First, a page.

a. The recruitment, vetting and training of Arbitrators
b. A process for adding new Arbitrators to the forum, and very occasionally, "retiring" or replacing Arbitrators
c. A process for assigning an Arbitrator to a new dispute
d. Liaising with Block Producers to effect Arbitration rulings
To have an Arbitration Forum at launch we therefore need to have 1) Rules written, 2) Arbitrators appointed and, 3) Administrators in place.
One default EOS arbitration forum
Available at launch and authorised as part of Article III of the initial EOS Constitution
- Also needs a second Constitutional statement that authorises this specific forum
This means it can be voted out, other arbitration forums and rules added etc
- For the main chain as well as forks that adopt the EOS constitution
- Contracts written on the original chain were written with the original constitution and arbitration forum in mind. Therefore the contract, on both chains, should remain with the original constitution and Arbitration forum. Anything else would be tantamount to re-writing the contract
- At another level if a forked chain adopts the original Constitution then it is essentially the same chain at the contract level and therefore the original Arbitration forum should apply. (For an interesting take on this, see this article on Steemit: https://steemit.com/eos/@iang/life-is-a-cabaret-or-how-to-split-and-merge-a-blockchain.)
Community based arbitration
Traditional arbitration systems normally focus on disputes that arise from an individual contract between two parties. In setting up an arbitration forum for EOS, we will need to broaden the scope of entities that are party to an arbitration. By doing this, the forum can cover a wider range of disputes - such as disputes between two parties that do not have a contract between them. In addition, EOS arbitration will need to consider activities such as Fraud, Theft, Defamation and violation of community norms (e.g. BP behaviour, prohibition on vote buying).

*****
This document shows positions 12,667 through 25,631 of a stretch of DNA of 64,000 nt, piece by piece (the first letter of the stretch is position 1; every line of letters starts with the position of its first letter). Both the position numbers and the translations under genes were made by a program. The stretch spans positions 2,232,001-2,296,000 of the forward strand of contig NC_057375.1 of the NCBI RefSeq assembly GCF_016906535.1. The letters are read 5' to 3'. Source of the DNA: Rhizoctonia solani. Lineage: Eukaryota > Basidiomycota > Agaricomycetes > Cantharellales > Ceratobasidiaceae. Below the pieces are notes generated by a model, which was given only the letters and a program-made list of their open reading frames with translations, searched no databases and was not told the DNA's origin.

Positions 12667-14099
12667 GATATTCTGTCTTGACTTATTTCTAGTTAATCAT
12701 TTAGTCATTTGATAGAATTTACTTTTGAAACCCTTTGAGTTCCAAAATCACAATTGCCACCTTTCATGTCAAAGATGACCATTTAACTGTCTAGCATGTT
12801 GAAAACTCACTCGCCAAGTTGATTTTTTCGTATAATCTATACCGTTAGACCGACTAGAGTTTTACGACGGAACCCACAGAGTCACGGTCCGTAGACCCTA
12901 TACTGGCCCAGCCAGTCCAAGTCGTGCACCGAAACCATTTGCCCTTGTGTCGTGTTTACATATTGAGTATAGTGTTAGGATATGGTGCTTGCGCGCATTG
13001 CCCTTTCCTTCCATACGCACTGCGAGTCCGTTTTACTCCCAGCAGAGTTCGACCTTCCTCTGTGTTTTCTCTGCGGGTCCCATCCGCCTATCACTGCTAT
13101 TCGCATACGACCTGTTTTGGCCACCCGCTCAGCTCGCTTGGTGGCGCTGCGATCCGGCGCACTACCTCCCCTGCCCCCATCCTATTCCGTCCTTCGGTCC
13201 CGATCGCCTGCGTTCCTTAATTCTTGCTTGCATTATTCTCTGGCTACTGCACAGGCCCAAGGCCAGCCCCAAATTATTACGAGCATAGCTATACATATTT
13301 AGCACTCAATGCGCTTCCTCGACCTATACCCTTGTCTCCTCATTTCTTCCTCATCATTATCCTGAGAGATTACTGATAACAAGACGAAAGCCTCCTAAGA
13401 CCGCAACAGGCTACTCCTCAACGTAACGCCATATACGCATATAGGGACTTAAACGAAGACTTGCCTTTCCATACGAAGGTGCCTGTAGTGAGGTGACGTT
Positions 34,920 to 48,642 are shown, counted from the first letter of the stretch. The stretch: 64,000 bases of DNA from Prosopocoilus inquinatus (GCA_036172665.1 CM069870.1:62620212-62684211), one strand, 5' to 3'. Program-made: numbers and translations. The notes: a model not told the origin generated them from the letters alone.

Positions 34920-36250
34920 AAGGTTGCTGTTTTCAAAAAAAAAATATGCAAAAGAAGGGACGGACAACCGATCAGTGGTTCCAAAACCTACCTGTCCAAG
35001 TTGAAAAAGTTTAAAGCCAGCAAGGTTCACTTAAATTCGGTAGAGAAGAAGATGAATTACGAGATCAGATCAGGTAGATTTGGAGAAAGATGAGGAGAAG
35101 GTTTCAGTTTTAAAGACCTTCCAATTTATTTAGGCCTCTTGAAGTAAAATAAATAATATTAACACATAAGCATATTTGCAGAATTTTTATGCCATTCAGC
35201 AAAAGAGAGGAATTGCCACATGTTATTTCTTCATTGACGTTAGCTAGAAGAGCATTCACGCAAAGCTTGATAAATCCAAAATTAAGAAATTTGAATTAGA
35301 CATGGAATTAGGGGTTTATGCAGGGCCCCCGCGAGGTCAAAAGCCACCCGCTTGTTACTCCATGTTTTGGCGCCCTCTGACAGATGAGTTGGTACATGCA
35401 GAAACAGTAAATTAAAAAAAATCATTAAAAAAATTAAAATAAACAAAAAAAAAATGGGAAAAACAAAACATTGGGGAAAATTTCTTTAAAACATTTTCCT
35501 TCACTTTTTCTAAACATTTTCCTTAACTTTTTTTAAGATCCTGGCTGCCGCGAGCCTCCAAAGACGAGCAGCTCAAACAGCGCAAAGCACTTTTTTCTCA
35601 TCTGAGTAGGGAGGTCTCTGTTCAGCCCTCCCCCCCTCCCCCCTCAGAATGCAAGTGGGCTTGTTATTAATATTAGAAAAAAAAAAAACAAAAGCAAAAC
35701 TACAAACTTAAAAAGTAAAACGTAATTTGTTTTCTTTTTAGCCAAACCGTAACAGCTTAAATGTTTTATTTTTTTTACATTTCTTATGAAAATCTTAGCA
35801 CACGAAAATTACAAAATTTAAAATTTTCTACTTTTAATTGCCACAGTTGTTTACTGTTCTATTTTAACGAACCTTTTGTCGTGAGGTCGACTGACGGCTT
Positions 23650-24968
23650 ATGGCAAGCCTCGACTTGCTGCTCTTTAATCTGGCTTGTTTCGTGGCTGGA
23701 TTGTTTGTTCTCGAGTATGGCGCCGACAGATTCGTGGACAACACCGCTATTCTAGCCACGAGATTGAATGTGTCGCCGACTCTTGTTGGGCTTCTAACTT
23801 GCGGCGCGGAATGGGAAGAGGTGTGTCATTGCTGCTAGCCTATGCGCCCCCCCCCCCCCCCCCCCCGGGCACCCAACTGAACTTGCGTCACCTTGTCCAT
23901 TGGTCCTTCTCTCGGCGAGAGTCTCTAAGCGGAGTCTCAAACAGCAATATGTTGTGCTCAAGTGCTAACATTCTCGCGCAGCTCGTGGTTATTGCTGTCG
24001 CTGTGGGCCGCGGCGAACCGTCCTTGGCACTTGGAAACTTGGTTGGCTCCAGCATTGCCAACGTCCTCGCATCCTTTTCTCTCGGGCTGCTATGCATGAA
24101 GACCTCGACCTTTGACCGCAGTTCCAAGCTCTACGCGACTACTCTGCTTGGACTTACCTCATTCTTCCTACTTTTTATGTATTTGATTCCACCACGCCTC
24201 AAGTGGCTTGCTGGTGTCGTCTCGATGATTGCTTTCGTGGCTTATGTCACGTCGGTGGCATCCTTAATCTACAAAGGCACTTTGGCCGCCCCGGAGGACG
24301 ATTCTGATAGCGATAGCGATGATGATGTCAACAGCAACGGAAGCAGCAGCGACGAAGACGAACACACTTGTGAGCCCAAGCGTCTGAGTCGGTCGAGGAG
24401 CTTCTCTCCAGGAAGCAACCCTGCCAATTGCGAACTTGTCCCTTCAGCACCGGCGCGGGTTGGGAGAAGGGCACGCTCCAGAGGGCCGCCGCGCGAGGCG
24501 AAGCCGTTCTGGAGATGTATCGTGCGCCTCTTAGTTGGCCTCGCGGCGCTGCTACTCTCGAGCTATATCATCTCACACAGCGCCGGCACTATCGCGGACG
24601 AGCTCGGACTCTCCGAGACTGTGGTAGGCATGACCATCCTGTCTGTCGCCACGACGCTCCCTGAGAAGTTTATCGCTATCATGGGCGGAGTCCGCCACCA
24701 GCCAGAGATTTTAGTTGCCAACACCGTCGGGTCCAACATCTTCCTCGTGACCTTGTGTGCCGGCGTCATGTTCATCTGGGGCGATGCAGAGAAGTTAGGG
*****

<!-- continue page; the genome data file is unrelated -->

Arbitration will therefore need to consider disputes between:
- Contractor vs contractor
- Damaged person vs possible harming person
- (de facto) community vs person
- Concern vs consumer
- Reviews over community roles
Fair as possible resolution
The stated goal of Arbitration shall be to balance the power between the parties and result in a resolution that is as fair as possible, in the manner in which fairness is understood and expressed by the Constitution, laws, rules and customs of the community.
Arbitrators rule over both claims and claimants
When a claim is made, it puts both the claimant and the respondent before the arbitrator. Therefore the arbitrator can find damages against the claimant if the claim is shown to be wrongful.
Rules in English only
Similar to the EOS Constitution, the Core Arbitration Forum’s rules and procedures will be written in English. This does not mean, however, that Arbitrations should be conducted exclusively in English. Arbitrations may take place in the language that is most appropriate for the claimants and the case in question, as decided by the Arbitrator.
Brevity, written for the community, not for lawyers
The goal is for a terse Arbitration rule-set that takes a common-sense approach and is easily understood by the community.
The next posts will dig further into the BIOS process for the Core Arbitration Forum, how Arbitrators are selected to the Forum, remedies Arbitrators may apply and, last but not least, the Arbitration principles.
(The opinions expressed in this post are my own and do not necessarily reflect those of any other entity.)
EDIT: Changed name to Core Arbitration Forum